EU identifies Bisphenol A as a substance of very high concern

Studies have shown a hormonal effect on fish and amphibians - UBA considering the case for further regulation

Reagenzkolben mit FlüssigkeitClick to enlarge
Bisphenol A is one of the world's most prolifically produced chemicals.
Source: Vasily Merkushev / Fotolia.com

The German Environment Agency (UBA) welcomes the EU's decision to identify the chemical Bisphenol A as a substance of very high concern due to its hormonal effects on animals in the environment. The competent committee of the Member States of the European Chemicals Agency (ECHA) resolved on this in December 2017, thereby unanimously falling into line with a proposal made by Germany. As of January 2018, Bisphenol A has been placed on what is known as the REACH candidate list, not only due to its harmful effects on people but also because of its environmental characteristics. The substance can now be subjected to more thoroughgoing regulation. Studies have shown that Bisphenol A has an effect similar to that of hormones on fish and frogs and harms reproduction and development. The UBA will consider whether Bisphenol A in general or, if applicable, particular uses of it should be subjected to further restrictions for better protection of the environment. Implementation would be a matter for the European legislature.

Bisphenol A is a raw material for polycarbonate plastics and epoxy resins and, with an annual production volume of 3.8 million tonnes, is one of the world's most prolifically produced chemicals. The substance is to be found in many products of everyday use, such as drinks bottles, food tins, DVDs, till receipts made of thermal paper, and food packaging, and finds its way into the environment via a variety of pathways.

At the suggestion of France, Bisphenol A has already been identified as a substance of very high concern for human beings on account of its hormonal effect and potential for damage to reproduction, and included in what is known as the candidate list. Substances on this list are candidates for the approvals procedure under REACH, which has the long-term goal of replacing the substance and promoting the use of less damaging alternatives.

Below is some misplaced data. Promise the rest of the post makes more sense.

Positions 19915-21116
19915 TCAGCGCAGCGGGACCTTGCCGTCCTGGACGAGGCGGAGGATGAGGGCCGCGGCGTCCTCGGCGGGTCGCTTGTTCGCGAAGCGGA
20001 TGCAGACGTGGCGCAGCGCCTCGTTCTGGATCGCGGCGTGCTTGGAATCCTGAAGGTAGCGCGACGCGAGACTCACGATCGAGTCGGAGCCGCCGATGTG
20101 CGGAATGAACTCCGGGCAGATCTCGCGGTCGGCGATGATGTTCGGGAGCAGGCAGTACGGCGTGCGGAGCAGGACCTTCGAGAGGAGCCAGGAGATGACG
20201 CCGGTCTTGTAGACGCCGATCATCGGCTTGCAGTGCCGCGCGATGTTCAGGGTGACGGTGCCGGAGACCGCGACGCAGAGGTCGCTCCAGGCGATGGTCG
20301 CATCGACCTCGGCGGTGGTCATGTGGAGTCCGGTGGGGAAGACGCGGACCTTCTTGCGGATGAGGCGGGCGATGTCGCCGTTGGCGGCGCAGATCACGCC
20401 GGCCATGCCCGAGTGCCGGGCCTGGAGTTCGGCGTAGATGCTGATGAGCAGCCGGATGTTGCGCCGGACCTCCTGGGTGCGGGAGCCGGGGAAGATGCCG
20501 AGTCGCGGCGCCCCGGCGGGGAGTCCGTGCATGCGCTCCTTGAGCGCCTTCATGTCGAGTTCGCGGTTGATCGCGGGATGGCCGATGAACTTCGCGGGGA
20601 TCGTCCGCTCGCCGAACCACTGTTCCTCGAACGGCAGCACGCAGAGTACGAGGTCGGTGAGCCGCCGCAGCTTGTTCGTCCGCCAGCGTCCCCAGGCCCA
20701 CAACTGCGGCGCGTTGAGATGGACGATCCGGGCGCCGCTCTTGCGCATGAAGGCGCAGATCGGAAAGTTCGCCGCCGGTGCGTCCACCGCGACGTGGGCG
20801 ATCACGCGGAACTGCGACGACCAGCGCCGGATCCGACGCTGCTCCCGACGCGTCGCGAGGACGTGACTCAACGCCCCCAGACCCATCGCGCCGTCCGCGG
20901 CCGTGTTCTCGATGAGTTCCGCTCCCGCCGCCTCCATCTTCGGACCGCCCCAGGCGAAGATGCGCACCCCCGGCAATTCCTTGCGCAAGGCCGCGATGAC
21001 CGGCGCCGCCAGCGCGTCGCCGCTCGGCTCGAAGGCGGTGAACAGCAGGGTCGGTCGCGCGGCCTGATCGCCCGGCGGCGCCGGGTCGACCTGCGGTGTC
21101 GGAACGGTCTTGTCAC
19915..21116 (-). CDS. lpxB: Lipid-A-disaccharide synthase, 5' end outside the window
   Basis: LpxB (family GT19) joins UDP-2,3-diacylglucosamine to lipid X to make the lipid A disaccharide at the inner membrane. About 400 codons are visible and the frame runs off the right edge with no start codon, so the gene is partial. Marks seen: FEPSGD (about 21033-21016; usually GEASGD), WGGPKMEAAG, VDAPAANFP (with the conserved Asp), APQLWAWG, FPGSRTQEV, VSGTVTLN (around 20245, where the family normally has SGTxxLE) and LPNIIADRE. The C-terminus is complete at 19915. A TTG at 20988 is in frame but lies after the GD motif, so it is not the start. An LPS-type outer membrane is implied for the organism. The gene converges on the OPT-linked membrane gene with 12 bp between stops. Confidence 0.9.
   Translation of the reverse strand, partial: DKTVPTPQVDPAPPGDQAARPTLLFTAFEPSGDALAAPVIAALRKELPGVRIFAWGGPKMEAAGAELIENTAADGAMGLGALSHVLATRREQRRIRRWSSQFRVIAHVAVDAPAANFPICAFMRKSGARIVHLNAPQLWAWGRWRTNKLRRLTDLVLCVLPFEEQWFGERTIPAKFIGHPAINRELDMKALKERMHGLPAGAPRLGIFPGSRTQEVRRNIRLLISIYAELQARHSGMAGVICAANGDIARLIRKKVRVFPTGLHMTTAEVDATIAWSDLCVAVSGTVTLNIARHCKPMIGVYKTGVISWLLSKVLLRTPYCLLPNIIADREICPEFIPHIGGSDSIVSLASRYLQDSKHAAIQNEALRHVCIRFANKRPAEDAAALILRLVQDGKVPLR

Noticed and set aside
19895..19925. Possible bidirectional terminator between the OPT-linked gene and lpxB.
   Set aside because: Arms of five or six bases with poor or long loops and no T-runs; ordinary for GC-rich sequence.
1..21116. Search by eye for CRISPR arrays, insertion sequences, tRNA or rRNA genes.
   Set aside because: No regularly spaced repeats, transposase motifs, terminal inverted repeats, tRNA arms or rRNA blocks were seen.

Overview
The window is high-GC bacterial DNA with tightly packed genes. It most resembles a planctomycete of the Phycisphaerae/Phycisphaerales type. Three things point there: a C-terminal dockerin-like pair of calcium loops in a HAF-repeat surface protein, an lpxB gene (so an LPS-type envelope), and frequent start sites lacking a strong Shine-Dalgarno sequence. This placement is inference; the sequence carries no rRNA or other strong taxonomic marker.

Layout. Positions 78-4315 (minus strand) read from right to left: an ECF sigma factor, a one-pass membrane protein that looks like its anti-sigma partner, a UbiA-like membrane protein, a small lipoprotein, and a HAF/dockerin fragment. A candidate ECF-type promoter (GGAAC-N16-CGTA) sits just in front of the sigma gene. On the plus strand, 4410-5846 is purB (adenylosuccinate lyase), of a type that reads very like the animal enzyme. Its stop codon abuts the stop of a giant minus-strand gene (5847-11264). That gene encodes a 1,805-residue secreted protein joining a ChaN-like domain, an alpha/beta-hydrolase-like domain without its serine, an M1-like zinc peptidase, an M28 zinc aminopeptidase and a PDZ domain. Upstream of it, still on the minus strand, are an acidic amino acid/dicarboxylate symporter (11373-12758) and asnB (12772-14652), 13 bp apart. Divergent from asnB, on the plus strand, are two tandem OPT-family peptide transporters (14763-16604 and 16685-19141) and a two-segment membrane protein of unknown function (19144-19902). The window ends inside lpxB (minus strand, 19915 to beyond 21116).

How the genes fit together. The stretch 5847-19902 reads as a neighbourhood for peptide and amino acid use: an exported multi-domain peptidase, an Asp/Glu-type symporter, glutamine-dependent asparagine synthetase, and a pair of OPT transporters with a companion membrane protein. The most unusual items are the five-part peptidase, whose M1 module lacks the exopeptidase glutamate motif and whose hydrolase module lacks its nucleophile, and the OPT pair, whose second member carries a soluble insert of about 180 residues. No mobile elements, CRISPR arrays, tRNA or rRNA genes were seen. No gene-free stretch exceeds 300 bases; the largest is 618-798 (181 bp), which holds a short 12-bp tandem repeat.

In August 2017, UBA submitted a dossier to the European Chemicals Agency, ECHA, identifying Bisphenol A as a substance of very high concern (SVHC) for the environment. The aim was to identify Bisphenol A as an endocrine disruptor due to its hormonal effects on organisms in the environment. This was confirmed by the competent Committee of the Member States of ECHA in December 2017. The ruling was preceded by a detailed evaluation of the available scientific studies by UBA. This revealed that Bisphenol A can have endocrine-mediated adverse effects on the reproduction and development of fish and amphibians (anurans) in particular.

With its renewed inclusion in the list of candidates, its effects on the environment must now also be considered more fully in further regulatory measures. The use of Bisphenol A in thermal paper is to be prohibited from 2020 for reasons of health protection. This could also reduce inputs of Bisphenol A into the environment. UBA is presently researching into whether limits should be placed on further uses to reduce the occurrence of the substance in the environment, and, if the conclusion is that they should, which uses will be affected. The risks to the environment of substitutes for Bisphenol A are currently being analysed in an UBA research project and in assessments being conducted by EU Member States.

The identification of Bisphenol A as an SVHC and its inclusion in the REACH candidate list is accompanied by a duty of information within the supply chain. Consumers have an explicit right of information concerning the inclusion of SVHC in products. Manufacturers, suppliers and dealers must disclose whether a substance of very high concern is contained in products in a concentration exceeding 0.1%. 

Consumers can use the UBA “Scan4Chem” smartphone app to simply ask questions of manufacturers - thereby making it very clear that they accept no SVHC in products. It is also possible to reduce possible inputs into the environment: Everyday products with Bisphenol A can be avoided by, for example, switching from tinned food cans (where Bisphenol A can feature in the internal coating) and plastic containers to reusable containers made, for instance, of glass. Printed thermal papers, such as receipts, tickets for public transport or entry tickets, should as far as possible be disposed of in normal household waste. This will stop Bisphenol A entering the materials cycle and the environment via recycled paper products such as toilet paper.

Umweltbundesamt Hauptsitz

Wörlitzer Platz 1
06844 Dessau-Roßlau
Germany